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Title: The relationship between somatoform dissociation and illusory sensations of touch : testing the integrative cognitive model of medically unexplained symptoms
Author: Brunt, Natalie
ISNI:       0000 0001 3506 3333
Awarding Body: University of Manchester
Current Institution: University of Manchester
Date of Award: 2008
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The phenomenon of medically unexplained symptoms (MUS), physical symptoms without organic cause, has been studied since the late 19th century (e.g. Janet 1889, 1907). Until recently, however, no single theory has successfully amalgamated all the available data and offered an inclusive account of the psychological processes involved in MUS. This thesis describes a study designed to investigate predictions of an integrative conceptual model of MUS (Brown, 2004), which holds that symptom memory-focused attention causes intrusion of these memories into conscious awareness, resulting in MUS. In so doing, the study also tested the validity of a possible laboratory analogue of MUS. Participants prone to experience MUS, as measured by the Somatoform Dissociation Questionnaire (SDQ-20; Nijenhuis, et aI., 1996), were randomly allocated to one of two conditions (high tactile recall condition versus low tactile recall condition). All participants viewed a series of pictures, some of which were associated with variants of tactile stimuli. Following this, in the high tactile recall condition, participants were shown and asked questions about a larger proportion of tactile stimulus-associated pictures. Participants in the low tactile recall condition were shown and asked questions about a larger proportion of pictures not associated with a tactile stimulus. The high tactile recall task aimed to increase the activation of participants' tactile memories. Participants subsequently completed a somatosensory signal detection task (SSDT) in which they stated whether or not they detected a tactile stimulus across four trial variants (tactile stimulus only trials, tactile stimulus plus light stimulus trials, light only trials and no stimulus/'catch' trials). As predicted, the high SDQ-20 group reported more false alarms (reports of a touch sensation in the absence of tactile stimulation) and consequently demonstrated a more lenient response criterion, than the low SDQ-20 group. There were no differences in tactile sensitivity or 'hit' responses (correct identifications of tactile stimulation). These findings support the idea of the SSDT as a laboratory analogue of MUS. Contrary to predictions, tactile recall condition did not affect SSDT performance. Possible explanations for the findings are considered. These findings have empirical and clinical implications for MUS, however replication in clinical samples is crucial.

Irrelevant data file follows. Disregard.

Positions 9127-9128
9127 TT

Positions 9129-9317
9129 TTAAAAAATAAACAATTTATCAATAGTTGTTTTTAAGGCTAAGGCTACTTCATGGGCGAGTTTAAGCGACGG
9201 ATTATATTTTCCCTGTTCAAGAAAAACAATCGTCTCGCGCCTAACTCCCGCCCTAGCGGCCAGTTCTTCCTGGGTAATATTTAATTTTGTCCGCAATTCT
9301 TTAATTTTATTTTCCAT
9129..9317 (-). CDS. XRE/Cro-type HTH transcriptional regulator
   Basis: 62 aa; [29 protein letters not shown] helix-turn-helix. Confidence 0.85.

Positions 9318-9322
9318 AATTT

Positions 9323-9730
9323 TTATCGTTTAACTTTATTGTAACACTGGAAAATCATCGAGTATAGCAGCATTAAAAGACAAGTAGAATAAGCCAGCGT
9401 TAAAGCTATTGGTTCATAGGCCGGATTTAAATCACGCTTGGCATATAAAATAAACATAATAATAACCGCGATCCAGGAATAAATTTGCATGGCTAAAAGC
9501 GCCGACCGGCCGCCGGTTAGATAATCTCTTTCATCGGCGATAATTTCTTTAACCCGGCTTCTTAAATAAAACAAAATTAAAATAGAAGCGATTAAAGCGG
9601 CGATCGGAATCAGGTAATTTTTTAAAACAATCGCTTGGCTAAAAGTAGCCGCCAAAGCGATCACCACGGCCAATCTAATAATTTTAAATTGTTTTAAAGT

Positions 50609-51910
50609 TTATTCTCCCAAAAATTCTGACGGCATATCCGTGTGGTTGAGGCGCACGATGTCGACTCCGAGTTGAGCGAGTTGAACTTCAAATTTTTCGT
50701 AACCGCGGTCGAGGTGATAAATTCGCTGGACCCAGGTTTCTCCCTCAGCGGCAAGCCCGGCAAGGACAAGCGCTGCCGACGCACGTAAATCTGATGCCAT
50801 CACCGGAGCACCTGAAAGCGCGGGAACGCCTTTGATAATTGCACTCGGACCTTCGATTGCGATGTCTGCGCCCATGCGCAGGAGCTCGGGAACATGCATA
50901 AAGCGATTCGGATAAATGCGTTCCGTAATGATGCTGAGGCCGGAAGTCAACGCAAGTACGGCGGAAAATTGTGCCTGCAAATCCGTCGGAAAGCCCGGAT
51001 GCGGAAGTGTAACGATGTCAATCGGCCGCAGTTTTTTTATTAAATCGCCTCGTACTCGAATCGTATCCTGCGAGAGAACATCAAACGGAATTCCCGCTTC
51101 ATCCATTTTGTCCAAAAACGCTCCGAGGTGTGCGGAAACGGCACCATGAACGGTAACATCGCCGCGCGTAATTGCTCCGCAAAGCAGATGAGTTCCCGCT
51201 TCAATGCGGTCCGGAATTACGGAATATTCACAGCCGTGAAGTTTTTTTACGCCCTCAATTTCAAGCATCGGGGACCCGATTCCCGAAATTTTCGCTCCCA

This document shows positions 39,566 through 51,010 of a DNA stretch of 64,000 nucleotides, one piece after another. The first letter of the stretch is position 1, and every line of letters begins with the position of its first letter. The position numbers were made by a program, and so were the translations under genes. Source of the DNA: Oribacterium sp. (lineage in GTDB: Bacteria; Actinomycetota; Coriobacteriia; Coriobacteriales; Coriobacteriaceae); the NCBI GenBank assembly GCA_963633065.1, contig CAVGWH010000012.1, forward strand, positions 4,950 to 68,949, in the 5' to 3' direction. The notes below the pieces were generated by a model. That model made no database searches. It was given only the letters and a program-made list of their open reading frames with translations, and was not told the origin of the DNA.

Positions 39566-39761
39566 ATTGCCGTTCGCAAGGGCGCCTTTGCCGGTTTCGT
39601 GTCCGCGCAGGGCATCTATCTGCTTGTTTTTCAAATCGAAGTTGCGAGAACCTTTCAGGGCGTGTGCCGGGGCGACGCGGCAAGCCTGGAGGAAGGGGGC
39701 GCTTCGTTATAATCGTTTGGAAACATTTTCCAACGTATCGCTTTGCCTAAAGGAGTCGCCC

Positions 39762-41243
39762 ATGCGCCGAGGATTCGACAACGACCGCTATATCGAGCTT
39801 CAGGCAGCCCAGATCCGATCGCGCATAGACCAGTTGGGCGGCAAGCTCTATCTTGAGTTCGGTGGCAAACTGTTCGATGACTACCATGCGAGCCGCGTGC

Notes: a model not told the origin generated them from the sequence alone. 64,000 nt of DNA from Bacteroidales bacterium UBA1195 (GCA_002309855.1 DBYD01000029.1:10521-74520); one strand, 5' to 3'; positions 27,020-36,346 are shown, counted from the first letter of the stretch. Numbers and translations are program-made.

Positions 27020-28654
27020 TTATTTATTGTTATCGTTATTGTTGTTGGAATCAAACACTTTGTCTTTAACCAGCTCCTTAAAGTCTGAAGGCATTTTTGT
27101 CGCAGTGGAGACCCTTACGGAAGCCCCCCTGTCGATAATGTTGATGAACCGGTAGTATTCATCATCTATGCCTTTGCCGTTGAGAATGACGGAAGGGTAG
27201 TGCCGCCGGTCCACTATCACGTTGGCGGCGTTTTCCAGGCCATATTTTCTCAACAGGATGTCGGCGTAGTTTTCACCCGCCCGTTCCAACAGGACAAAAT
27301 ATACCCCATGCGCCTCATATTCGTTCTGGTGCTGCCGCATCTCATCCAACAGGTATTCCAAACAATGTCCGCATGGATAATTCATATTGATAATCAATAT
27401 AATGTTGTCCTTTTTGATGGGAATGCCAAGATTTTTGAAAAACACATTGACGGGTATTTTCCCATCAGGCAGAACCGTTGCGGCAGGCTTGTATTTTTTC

Supervisor: Not available Sponsor: Not available
Qualification Name: Thesis (Ph.D.) Qualification Level: Doctoral
EThOS ID:  DOI: Not available